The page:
WASHINGTON (Reuters) – U.S. Senate Democrats plan to hammer President Donald Trump’s Supreme Court nominee Brett Kavanaugh on his views on abortion and presidential power in hearings starting on Tuesday but the conservative judge looks likely to be confirmed.
“A good judge must be an umpire – a neutral and impartial arbiter who favors no litigant or policy,” Kavanaugh will say at the opening of the hearing, according to a selection of his remarks released in advance. “I don’t decide cases based on personal or policy preferences.”
Trump’s fellow Republicans hold narrow majority control of the Senate so they can approve Kavanaugh if they stay united. So far, there were no signs of defections, with the Senate likely to vote by the end of the month.
The hearing, expected to last four days, gives Democrats a chance to make their case against Kavanaugh ahead of November’s congressional elections.
“There will be sparks at this hearing. Sparks will fly, and there will be a lot of heat,” Democratic Senator Richard Blumenthal, a member of the judiciary committee that will convene the hearings, said on Friday.
Trump nominated Kavanaugh, 53, to replace Justice Anthony Kennedy, who announced his retirement on June 27 at age 81. He is Trump’s second nominee to a lifetime appointment to the nation’s highest judicial body. Trump last year appointed Justice Neil Gorsuch, part of his push to make the courts more conservative.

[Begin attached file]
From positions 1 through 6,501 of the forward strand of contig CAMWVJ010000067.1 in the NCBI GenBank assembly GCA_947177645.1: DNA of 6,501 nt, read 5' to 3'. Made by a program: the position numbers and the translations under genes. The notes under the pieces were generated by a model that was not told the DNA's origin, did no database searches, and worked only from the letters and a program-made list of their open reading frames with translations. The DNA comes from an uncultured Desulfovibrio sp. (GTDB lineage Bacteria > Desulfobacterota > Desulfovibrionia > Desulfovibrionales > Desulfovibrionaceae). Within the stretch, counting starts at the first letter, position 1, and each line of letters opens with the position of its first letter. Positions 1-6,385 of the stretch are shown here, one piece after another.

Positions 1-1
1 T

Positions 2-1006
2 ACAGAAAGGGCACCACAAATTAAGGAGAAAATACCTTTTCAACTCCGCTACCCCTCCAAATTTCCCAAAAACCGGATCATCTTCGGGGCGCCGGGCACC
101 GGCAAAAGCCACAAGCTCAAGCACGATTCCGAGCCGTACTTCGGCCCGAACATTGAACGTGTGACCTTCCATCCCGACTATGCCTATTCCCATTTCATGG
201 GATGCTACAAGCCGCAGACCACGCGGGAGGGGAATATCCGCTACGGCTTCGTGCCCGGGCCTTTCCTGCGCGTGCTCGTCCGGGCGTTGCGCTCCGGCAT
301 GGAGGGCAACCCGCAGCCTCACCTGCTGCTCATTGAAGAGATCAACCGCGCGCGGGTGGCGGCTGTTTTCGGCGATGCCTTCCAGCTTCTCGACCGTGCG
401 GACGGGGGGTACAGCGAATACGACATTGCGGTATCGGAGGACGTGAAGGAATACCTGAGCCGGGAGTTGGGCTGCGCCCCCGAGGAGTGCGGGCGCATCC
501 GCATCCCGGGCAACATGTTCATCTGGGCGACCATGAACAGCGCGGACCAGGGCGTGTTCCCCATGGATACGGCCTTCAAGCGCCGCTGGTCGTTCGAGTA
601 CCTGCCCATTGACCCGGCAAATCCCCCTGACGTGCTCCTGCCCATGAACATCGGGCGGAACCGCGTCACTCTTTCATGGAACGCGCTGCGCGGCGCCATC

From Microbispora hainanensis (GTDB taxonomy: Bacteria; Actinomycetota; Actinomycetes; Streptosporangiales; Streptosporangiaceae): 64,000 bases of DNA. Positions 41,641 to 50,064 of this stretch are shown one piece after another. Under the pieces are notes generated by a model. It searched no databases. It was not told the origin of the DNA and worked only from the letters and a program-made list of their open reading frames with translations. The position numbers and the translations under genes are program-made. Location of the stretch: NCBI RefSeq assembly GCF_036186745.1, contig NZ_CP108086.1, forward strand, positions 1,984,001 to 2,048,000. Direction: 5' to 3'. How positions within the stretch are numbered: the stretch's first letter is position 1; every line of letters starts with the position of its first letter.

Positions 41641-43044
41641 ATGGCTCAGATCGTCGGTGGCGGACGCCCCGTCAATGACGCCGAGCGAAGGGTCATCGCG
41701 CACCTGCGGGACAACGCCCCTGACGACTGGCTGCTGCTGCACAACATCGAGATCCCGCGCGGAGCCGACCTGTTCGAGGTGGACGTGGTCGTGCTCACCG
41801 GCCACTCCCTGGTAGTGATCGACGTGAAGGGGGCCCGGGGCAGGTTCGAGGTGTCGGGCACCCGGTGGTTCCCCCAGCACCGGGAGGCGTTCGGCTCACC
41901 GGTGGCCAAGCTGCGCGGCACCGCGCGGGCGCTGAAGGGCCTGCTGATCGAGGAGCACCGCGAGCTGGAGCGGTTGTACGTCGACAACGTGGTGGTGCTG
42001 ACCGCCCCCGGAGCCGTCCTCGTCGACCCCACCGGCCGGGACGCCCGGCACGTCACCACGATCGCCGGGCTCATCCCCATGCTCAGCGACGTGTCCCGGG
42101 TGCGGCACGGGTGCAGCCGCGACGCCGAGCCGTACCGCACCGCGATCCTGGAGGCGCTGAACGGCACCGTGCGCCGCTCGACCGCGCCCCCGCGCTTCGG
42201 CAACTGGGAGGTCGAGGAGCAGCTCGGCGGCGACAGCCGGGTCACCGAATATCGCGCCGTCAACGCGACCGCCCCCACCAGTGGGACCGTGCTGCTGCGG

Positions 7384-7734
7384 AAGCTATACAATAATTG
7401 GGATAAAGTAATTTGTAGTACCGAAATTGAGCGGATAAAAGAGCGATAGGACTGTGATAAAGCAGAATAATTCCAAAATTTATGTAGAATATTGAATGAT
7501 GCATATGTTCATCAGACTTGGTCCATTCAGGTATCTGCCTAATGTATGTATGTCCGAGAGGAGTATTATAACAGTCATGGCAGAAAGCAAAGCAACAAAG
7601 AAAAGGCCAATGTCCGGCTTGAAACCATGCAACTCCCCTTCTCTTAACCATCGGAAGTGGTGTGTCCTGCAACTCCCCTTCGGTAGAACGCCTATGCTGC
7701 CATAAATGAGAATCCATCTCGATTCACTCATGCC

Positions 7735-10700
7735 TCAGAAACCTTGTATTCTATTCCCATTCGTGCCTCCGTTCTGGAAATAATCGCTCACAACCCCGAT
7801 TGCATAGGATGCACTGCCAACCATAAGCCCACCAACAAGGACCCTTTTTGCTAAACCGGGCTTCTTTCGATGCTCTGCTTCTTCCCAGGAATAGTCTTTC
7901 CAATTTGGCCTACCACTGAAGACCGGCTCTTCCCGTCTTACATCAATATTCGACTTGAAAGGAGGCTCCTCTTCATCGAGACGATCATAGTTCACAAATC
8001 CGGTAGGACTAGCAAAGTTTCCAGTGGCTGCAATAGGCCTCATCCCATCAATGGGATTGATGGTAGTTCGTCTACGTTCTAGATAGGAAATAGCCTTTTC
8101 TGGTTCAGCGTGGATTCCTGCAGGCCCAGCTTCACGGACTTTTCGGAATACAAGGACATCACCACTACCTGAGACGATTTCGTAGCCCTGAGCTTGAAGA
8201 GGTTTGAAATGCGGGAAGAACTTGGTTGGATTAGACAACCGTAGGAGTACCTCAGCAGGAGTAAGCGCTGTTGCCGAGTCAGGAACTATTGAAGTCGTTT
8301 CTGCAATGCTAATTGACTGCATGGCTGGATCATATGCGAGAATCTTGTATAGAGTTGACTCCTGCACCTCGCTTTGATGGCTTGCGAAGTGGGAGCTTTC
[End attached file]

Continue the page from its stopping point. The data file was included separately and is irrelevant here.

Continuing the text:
Liberals are concerned Kavanaugh could provide a decisive fifth vote on the nine-justice court to overturn or weaken Roe v. Wade, the landmark 1973 case that legalized abortion nationwide.
Without Kennedy, the court is now split 4-4 between conservatives and liberals. Kennedy was a solid conservative but sided with the court’s liberals on some issues, including abortion and gay rights.
Beyond social issues, Kavanaugh is also likely to face questions about his views on investigating sitting presidents and the ongoing probe led by Special Counsel Robert Mueller into Russian meddling in the 2016 U.S. presidential election and possible collusion between Moscow and the Trump campaign.
Kavanaugh spent four years working for Kenneth Starr, the independent counsel who investigated former Democratic President Bill Clinton in the 1990s. Kavanaugh also spent more than five years working for Republican President George W. Bush.
In 2009, many years after the Starr inquiry, Kavanaugh wrote a law review article saying presidents should be free from the distractions of civil lawsuits, criminal prosecutions and investigations while in office.
As a judge, he has amassed a solidly conservative record since 2006 on the influential U.S. Court of Appeals for the District of Columbia Circuit.
With Senator John McCain’s death, the Republican Senate majority shrank to 50-49, but McCain’s replacement is likely be seated before a final vote on Kavanaugh, restoring the majority to 51-49 and providing the votes needed for confirmation.
Liberal activists have pinned their slim hopes to block Kavanaugh on two Republican senators who support abortion rights: Susan Collins and Lisa Murkowski. So far, neither has indicated she is likely to oppose Kavanaugh.
Reporting by Lawrence Hurley; Additional reporting by Lisa Lambert; Editing by David Gregorio and Bill Trott